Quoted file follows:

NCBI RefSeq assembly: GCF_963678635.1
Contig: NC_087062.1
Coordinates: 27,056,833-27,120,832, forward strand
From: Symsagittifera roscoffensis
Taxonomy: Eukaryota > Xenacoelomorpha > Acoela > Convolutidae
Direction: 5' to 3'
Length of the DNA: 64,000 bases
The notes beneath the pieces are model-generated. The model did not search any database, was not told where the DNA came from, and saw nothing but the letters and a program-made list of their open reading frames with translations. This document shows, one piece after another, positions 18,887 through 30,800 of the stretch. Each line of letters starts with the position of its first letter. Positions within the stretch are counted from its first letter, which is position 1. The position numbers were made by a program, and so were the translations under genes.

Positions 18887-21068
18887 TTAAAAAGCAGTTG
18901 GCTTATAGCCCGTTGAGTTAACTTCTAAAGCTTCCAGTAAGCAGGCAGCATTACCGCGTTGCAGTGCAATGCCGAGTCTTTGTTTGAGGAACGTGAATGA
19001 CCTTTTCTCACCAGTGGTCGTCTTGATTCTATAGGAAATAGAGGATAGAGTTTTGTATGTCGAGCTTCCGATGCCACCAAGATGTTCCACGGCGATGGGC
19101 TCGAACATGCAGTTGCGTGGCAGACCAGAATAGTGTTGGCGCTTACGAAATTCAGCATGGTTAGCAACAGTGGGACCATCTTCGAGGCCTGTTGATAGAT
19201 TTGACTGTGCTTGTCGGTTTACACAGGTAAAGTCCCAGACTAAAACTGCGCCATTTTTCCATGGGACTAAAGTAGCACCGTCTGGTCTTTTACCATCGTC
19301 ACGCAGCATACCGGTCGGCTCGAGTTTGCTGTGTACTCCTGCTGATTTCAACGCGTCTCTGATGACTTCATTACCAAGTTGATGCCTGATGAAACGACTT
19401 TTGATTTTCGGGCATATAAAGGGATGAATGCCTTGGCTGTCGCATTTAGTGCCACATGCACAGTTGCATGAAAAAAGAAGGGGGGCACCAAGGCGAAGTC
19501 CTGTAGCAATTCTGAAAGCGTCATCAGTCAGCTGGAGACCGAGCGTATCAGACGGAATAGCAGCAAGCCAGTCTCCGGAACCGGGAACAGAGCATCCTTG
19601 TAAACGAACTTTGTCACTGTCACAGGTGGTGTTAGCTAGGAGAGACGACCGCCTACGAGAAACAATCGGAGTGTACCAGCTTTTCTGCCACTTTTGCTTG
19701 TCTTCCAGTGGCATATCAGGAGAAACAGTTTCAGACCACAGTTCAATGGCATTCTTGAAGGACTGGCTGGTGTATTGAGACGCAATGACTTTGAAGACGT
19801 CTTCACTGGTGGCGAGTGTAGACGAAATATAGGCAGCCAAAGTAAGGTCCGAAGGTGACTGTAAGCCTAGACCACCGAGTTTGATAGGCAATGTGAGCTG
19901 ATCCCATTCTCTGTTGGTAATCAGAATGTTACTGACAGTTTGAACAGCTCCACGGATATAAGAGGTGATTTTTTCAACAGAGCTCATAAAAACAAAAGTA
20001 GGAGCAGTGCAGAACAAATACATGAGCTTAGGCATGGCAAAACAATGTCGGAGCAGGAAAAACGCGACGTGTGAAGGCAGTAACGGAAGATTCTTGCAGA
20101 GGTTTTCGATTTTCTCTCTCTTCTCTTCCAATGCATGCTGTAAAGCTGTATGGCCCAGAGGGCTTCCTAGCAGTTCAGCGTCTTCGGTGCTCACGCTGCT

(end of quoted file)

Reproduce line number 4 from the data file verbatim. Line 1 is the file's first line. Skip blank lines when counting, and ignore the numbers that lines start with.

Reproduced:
From: Symsagittifera roscoffensis